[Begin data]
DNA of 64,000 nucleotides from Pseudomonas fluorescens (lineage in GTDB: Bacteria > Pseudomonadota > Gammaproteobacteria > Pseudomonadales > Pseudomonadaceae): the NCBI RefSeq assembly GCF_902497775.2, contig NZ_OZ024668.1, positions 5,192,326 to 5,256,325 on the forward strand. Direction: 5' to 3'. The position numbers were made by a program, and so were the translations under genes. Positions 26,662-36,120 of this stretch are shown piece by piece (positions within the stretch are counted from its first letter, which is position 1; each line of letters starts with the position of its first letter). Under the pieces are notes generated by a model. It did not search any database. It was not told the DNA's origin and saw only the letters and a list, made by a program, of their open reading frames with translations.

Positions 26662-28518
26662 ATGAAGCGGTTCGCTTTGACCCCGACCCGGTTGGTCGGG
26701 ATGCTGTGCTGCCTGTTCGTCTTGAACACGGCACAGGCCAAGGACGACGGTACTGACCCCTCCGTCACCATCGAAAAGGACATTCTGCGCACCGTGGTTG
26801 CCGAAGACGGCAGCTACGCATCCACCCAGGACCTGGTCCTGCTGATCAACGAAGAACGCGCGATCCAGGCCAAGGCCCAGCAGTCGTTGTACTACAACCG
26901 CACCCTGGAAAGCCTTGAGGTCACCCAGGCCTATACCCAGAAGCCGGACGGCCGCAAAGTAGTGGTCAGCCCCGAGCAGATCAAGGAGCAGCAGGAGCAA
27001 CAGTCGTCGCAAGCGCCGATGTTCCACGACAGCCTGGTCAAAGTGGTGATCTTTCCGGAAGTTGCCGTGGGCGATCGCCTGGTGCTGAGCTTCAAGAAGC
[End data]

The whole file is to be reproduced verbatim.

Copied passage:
DNA of 64,000 nucleotides from Pseudomonas fluorescens (lineage in GTDB: Bacteria > Pseudomonadota > Gammaproteobacteria > Pseudomonadales > Pseudomonadaceae): the NCBI RefSeq assembly GCF_902497775.2, contig NZ_OZ024668.1, positions 5,192,326 to 5,256,325 on the forward strand. Direction: 5' to 3'. The position numbers were made by a program, and so were the translations under genes. Positions 26,662-36,120 of this stretch are shown piece by piece (positions within the stretch are counted from its first letter, which is position 1; each line of letters starts with the position of its first letter). Under the pieces are notes generated by a model. It did not search any database. It was not told the DNA's origin and saw only the letters and a list, made by a program, of their open reading frames with translations.

Positions 26662-28518
26662 ATGAAGCGGTTCGCTTTGACCCCGACCCGGTTGGTCGGG
26701 ATGCTGTGCTGCCTGTTCGTCTTGAACACGGCACAGGCCAAGGACGACGGTACTGACCCCTCCGTCACCATCGAAAAGGACATTCTGCGCACCGTGGTTG
26801 CCGAAGACGGCAGCTACGCATCCACCCAGGACCTGGTCCTGCTGATCAACGAAGAACGCGCGATCCAGGCCAAGGCCCAGCAGTCGTTGTACTACAACCG
26901 CACCCTGGAAAGCCTTGAGGTCACCCAGGCCTATACCCAGAAGCCGGACGGCCGCAAAGTAGTGGTCAGCCCCGAGCAGATCAAGGAGCAGCAGGAGCAA
27001 CAGTCGTCGCAAGCGCCGATGTTCCACGACAGCCTGGTCAAAGTGGTGATCTTTCCGGAAGTTGCCGTGGGCGATCGCCTGGTGCTGAGCTTCAAGAAGC